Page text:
of the Incarnation of the Savior as of great weight, and
having recognized its truth, he set it down, saying, " There
shall arise a star out of Jacob, and a man out of Israel,
and he shall beak the princes of Moab."

     Here again, we see the same ascription of authorship as in Lactantius, and as
there is no possibility of one writer in Rome having influenced his contemporary
in Alexandria, we are led to conclude that they have both been using the same
prophetical handbook.  They do not make the mistake, which Justin and Irenaeus,
do, of referring the prophecy to Isaiah, but that is explained by their following
a text into which the error had not crept.  Taking the evidence together, we see
reason to believe that the original Book of Testimonies had this passages grouped
in this way:
Moses. "There shall arise a star out of Jacob."
Isaiah: "There shall spring up a flower from the root of Jesse."
     But now, having gone so far, we cannot stop at this point for we have put
the little book not only on the shelf of Justin and Irenaeus, but also into the
libraries of Athanasius and Lactantius.  And we must examine further into the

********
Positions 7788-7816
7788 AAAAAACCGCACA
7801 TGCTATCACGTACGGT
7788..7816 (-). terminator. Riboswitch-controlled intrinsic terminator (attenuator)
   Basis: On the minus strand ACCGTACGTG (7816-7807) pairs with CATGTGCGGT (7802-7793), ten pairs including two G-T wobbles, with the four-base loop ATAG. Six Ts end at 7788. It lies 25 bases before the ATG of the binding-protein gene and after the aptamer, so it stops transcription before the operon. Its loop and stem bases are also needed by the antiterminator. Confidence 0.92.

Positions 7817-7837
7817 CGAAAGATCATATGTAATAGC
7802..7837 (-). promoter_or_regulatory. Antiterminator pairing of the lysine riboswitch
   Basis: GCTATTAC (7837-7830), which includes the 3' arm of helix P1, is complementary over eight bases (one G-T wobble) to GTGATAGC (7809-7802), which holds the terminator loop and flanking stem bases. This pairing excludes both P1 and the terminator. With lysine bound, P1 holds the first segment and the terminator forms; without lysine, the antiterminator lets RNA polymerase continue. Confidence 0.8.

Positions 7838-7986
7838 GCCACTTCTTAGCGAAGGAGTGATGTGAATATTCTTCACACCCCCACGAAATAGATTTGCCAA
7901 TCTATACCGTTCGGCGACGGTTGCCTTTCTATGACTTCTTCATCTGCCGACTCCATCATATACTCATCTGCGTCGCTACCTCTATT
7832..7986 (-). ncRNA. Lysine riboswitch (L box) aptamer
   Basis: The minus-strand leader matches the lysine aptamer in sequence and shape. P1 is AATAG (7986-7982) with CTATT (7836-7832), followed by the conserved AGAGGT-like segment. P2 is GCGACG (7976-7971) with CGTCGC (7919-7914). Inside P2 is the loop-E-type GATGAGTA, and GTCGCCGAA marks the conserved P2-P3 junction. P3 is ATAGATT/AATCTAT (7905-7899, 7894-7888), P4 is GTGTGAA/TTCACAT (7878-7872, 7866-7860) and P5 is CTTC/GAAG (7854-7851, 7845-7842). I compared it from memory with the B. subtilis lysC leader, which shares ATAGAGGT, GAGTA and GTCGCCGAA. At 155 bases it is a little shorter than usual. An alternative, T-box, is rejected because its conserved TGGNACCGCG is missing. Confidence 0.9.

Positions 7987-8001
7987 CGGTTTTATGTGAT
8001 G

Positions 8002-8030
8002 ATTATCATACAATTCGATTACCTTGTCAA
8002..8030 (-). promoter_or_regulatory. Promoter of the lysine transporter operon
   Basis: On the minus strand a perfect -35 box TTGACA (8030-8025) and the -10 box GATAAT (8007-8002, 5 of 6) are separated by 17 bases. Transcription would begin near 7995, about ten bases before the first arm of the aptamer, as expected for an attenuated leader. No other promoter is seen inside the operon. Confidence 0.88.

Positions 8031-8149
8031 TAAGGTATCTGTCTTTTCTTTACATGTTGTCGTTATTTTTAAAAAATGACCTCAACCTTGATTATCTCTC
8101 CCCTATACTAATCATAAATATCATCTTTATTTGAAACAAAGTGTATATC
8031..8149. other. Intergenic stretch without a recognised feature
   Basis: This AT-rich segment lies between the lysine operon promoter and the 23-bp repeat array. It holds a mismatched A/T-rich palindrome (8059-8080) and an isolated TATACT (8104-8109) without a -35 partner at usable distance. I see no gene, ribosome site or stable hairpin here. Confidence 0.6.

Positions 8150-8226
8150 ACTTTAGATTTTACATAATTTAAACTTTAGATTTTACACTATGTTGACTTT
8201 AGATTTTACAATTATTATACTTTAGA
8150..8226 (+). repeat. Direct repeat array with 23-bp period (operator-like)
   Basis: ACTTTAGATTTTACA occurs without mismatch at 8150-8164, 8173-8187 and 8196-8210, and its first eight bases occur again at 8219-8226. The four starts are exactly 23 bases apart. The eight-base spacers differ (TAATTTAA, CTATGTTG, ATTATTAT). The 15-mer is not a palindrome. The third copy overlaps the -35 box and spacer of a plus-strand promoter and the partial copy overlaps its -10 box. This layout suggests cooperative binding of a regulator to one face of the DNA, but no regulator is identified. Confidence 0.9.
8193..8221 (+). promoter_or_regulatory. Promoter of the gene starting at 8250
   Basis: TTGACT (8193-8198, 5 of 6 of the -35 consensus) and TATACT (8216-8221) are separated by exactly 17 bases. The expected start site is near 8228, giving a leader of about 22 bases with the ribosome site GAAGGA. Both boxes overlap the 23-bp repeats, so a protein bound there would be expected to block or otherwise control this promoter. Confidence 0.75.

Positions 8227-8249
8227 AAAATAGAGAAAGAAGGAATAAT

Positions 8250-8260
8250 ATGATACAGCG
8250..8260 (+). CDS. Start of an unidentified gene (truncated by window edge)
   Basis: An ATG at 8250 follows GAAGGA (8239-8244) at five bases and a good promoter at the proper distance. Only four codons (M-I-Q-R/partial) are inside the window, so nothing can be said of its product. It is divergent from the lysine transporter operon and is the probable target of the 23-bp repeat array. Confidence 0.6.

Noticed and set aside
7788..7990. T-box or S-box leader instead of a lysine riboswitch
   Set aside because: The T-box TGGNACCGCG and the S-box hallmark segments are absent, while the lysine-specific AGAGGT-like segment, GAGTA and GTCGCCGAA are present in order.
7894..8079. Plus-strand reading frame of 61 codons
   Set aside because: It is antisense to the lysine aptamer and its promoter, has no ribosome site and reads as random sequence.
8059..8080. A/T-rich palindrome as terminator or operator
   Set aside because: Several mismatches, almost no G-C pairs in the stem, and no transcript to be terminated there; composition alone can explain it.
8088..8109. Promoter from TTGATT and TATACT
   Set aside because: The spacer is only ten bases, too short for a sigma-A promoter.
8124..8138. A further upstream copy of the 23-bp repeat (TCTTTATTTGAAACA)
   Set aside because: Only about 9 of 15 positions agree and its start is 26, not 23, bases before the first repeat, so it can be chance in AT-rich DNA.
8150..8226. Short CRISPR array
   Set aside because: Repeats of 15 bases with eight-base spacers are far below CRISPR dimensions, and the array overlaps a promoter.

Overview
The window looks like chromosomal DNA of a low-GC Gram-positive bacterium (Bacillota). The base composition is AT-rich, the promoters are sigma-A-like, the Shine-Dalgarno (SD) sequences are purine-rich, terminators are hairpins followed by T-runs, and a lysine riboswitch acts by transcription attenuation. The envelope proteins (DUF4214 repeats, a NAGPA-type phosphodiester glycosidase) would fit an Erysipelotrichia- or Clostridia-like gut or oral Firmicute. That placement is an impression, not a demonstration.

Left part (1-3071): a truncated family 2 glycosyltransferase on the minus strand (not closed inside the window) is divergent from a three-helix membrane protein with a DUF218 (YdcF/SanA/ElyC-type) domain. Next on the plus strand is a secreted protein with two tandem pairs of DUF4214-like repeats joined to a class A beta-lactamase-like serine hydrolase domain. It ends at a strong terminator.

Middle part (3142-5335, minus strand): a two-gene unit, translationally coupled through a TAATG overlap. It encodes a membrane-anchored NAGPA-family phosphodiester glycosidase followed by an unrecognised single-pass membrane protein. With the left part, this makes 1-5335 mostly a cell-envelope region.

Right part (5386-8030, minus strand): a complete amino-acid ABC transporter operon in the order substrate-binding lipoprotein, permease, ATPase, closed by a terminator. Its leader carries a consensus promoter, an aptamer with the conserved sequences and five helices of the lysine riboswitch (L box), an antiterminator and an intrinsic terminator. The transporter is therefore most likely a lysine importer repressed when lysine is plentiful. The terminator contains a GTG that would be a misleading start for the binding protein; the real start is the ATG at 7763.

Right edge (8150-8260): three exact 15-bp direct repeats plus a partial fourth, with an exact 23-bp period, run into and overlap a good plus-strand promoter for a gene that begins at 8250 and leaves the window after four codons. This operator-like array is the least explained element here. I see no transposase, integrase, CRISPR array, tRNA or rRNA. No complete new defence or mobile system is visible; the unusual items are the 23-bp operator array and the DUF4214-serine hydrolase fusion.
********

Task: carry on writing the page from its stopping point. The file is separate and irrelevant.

common matter which these writers have borrowed from the original prophetical
collection.  Here is another very interesting line of investigation which
immediately opens up before us.  We notice that Justin, when making his
reference to the Star out of Jacob, was working from a sequence of prophecies
for he says, - 
Isaiah also, another prophet,
so we turn back to see what prophet has preceded.  when we examine the
context we find that he has been quoting the famous Messianic passage, in  
Genesis, about the coming of Shiloh: "There shall not fail a ruler from
Judah, nor a governor from his loins etc."  But how does he introduce the
matter?  Let us look at Justin's language - "And Moses also, who was the
first of the prophets, says expressly as follows: 'A ruler shall not fail from
Judah etc.'"

     Here the prophecy of the dying Jacob is expressly put into the mouth of
Moses, just as the prophecy of Balaam was in a previous case.  Is this one of
Justin's own blunders? or does it occur elsewhere, in such a way as to suggest
that some one had made the mistake before him?  In the first place we can